Mention should also be made of my award-winning children’s book, The Little Blue Brontosaurus.
Byron Preiss and I co-wrote the book, I designed all of the characters, painted and lettered the cover and did a handful of original illustrations before handing my layouts over to Pogo artist Don Morgan.
The book won the Children’s Choice Award for 1984.
Caedmon Records was the publisher of the book. They also released the book as an LP and cassette, both of which included a Little Blue poster.
Caedmon was a spoken word record company — and that was the problem. This was their first book — and they didn’t know how to sell it. Every store that carried the book promptly sold out of the book. Yet Caedmon wasn’t there to follow-up with more orders. I also noticed just how difficult it was to get copies for myself, so their marketing and distribution departments appeared to be filled with useless individuals.
I felt that Byron and I had a terrific intellectual property. I pressured him to begin the second Little Blue volume. Plus, I wanted to create a Little Blue coloring and activity book. He dragged his feet for what seemed like forever. I finally gave up and wrote the sequel myself. I titled it Little Blue’s Big Race.
This was the cover I designed for the book. Instead of saying “Thank you” for moving this project along, Byron became upset that I had written the sequel without his input. I told him to edit and contribute to what I had written. I was happy to share the writing credit.
There was no more communication on the sequel project for several months. I instructed Byron to return my original. It’s known among artists and writers that worked with Byron that he was cheap. He countered his cheapness by offering artists and writers dream projects to work on. He underpaid his employees, so he didn’t always necessarily get the brightest bulbs from the box.
Byron had one of his interns take care of shipping my Little Blue’s Big Race original painting back to me. The idiot packaged my art between two sheets of cardboard — no bubble wrap or extra padding — and shipped it off. The original arrived with huge gouges in the packaging. The art was folded in two, ruining the carefully airbrushed gradation of the background. There were rips through some of the characters. Until this happened, I had a buyer for the original art.
Fortunately the piece was insured — but I would have preferred to receive the picture in good condition instead of getting the insurance money.
6 thoughts on “Untold Tales of Hollywood #116”
I recall the time at San Diego when I was showing you the hardcover reprint of Ray Bradbury’s Dinosaur Tales – that you were completely unaware of. You asked to borrow my copy so you had something to show your lawyer and the next day you returned it to me, just as promised, but with a little sketch and signature. You reiterated your dealings with Byron then, and that was way back in the mid nineties. Sorry to read here why it’s so damned hard to get a copy of The Little Blue Brontosaurus, a book not so far back in time that my girls would have loved reprints of it. Oh well, they still dig your work. It took no effort at all on my part.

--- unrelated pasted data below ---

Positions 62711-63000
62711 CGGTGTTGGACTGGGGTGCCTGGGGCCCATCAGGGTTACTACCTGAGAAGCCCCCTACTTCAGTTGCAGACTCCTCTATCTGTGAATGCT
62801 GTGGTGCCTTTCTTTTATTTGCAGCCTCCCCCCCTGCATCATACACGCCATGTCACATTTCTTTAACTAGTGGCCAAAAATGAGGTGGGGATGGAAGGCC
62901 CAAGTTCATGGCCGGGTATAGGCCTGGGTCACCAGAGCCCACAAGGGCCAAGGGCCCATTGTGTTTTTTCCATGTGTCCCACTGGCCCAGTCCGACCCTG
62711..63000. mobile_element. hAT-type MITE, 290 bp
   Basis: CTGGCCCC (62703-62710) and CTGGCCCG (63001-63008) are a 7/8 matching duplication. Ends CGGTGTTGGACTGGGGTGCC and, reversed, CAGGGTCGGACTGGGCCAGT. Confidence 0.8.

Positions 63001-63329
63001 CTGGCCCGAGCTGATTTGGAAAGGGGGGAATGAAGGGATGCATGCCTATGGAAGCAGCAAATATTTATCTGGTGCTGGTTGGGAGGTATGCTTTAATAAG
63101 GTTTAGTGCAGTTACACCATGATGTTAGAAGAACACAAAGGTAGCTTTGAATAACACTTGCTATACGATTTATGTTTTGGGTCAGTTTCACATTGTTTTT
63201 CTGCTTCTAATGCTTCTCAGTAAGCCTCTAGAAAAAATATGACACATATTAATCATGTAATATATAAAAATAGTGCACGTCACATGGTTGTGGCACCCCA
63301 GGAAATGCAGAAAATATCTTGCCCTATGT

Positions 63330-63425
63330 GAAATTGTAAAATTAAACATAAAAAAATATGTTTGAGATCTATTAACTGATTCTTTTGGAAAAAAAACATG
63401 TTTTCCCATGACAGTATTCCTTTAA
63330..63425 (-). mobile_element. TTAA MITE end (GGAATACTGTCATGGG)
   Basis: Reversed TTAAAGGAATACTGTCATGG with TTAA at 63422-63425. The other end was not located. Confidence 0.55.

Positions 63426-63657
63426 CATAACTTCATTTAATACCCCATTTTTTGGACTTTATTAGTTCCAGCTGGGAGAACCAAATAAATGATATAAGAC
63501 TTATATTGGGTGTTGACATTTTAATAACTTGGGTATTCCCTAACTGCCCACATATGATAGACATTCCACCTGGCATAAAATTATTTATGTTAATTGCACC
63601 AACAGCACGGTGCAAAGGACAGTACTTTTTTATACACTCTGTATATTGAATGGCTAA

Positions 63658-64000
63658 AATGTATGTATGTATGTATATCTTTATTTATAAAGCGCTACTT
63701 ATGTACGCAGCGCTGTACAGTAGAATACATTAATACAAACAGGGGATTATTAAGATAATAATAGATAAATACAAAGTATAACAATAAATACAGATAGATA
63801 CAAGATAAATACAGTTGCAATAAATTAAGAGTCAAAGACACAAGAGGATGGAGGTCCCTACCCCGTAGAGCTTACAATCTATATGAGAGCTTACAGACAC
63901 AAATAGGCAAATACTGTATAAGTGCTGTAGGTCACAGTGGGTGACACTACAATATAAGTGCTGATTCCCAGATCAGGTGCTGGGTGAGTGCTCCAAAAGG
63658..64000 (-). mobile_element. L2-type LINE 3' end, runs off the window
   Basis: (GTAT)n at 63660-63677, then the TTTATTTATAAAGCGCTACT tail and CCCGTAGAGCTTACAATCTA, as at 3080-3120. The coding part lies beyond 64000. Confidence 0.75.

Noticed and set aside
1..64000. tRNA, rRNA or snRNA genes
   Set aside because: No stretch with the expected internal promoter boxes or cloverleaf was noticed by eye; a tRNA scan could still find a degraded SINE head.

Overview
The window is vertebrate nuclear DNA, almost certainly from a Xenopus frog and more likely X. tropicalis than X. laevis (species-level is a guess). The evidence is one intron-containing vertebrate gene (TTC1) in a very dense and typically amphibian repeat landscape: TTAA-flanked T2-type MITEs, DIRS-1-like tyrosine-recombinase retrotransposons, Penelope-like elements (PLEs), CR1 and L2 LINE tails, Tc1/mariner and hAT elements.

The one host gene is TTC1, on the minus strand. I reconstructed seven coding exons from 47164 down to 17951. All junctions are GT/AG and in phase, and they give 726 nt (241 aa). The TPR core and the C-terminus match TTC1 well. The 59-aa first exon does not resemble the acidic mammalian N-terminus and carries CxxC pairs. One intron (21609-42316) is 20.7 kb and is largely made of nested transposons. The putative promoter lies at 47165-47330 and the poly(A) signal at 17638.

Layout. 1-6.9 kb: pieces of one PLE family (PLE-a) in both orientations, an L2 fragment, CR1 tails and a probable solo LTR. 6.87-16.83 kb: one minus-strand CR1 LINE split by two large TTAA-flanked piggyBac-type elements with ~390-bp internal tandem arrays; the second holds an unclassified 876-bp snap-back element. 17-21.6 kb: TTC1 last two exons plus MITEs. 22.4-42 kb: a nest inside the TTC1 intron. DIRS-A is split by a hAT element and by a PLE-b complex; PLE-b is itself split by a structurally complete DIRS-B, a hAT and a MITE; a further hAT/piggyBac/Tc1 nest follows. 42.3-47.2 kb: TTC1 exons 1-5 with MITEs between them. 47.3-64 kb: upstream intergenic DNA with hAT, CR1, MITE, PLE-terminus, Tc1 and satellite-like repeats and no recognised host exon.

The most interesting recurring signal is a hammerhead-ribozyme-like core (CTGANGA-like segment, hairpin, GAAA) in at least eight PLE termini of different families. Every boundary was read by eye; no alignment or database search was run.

Hi Bill – I had heard that the only artist that got treated fairly with Byron was Steranko – as far as you know is that true? Too bad about Byron – as a fan some of his projects were quite appealing 🙂
You were lucky. Harlan Ellison once explained that he had known Byron since Byron was 14. As he put it, “Byron screwed a lot of people over the years and finally he got around to me.” Byron marketed Harlan’s illustrated “I Robot” screenplay book and got something like $80 thousand for it as a tie in to the Will Smith film, and then paid Harlan none of it, instead using the money to keep his shaky business afloat. Since Byron was in New York and Harlan was in L.A., he could dodge him. After Byron turned his car in front of a bus and was killed, Harlan had to sue Byron’s estate, but I don’t know if he ever got anything.
To James: I’m guessing that Byron was on his cheap-ass cel phone when he had the fatal accident. I had begged him numerous times to get a better cel phone.
I doubt if Harlan got paid; I didn’t, even though Byron had been paid my money by Harper Collins.
Despite that reputation – why did so many GREAT talents do projects for Byron?
Byron kept coming up with irresistible dream projects, catnip to writers and artists. Having worked with Byron a lot, I saw a pattern. I learned that no matter how awesome a project was, there was always something Byron was going to do in regards to the project that was really going to piss me off. I referred to it as Byron’s habit of dropping grit inside the machinery.
Case in point: Byron published a book on The Art of Moebius. In addition to the trade edition, Byron published a special limited edition with nicer binding. The problem with this limited edition was this: Byron left an entire 16 page signature out of the limited edition. The trade edition actually had 16 more pages of art than the limited edition.
I called Byron up after I discovered this egregious error.
“Byron! I guess what you’ve just done gives new meaning to the word ‘limited.'”
Byron’s response was, “The only saving grace out of this whole mess is that, thank God, I didn’t do it to one of your books.”
Byron knew I would have torn him a new one.
There were two Byrons. One was like a brother to me. The other, when it came to business, apparently had no morals whatsoever. Sadly, for all of us who knew and worked with him, he got worse in that respect as he grew older.